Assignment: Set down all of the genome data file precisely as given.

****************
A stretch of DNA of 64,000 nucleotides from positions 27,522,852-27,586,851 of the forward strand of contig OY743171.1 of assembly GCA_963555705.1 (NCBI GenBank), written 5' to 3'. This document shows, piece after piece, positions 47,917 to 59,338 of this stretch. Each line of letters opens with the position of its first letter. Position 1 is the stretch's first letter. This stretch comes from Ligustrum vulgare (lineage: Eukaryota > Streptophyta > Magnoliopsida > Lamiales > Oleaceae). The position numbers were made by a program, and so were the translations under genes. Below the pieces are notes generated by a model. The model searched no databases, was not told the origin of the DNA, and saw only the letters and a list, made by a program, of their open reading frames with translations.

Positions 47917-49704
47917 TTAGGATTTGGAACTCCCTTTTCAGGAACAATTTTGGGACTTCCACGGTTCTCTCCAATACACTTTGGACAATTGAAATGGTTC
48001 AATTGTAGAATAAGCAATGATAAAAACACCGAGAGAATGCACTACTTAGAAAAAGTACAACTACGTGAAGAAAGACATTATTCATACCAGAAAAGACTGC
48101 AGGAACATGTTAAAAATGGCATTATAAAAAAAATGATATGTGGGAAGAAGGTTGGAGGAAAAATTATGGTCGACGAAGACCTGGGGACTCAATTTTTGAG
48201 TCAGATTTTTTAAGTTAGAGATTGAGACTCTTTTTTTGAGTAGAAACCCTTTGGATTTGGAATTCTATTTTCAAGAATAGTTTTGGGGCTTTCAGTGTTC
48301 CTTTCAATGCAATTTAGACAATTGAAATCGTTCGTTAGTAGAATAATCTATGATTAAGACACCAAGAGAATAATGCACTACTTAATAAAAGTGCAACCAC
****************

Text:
A stretch of DNA of 64,000 nucleotides from positions 27,522,852-27,586,851 of the forward strand of contig OY743171.1 of assembly GCA_963555705.1 (NCBI GenBank), written 5' to 3'. This document shows, piece after piece, positions 47,917 to 59,338 of this stretch. Each line of letters opens with the position of its first letter. Position 1 is the stretch's first letter. This stretch comes from Ligustrum vulgare (lineage: Eukaryota > Streptophyta > Magnoliopsida > Lamiales > Oleaceae). The position numbers were made by a program, and so were the translations under genes. Below the pieces are notes generated by a model. The model searched no databases, was not told the origin of the DNA, and saw only the letters and a list, made by a program, of their open reading frames with translations.

Positions 47917-49704
47917 TTAGGATTTGGAACTCCCTTTTCAGGAACAATTTTGGGACTTCCACGGTTCTCTCCAATACACTTTGGACAATTGAAATGGTTC
48001 AATTGTAGAATAAGCAATGATAAAAACACCGAGAGAATGCACTACTTAGAAAAAGTACAACTACGTGAAGAAAGACATTATTCATACCAGAAAAGACTGC
48101 AGGAACATGTTAAAAATGGCATTATAAAAAAAATGATATGTGGGAAGAAGGTTGGAGGAAAAATTATGGTCGACGAAGACCTGGGGACTCAATTTTTGAG
48201 TCAGATTTTTTAAGTTAGAGATTGAGACTCTTTTTTTGAGTAGAAACCCTTTGGATTTGGAATTCTATTTTCAAGAATAGTTTTGGGGCTTTCAGTGTTC
48301 CTTTCAATGCAATTTAGACAATTGAAATCGTTCGTTAGTAGAATAATCTATGATTAAGACACCAAGAGAATAATGCACTACTTAATAAAAGTGCAACCAC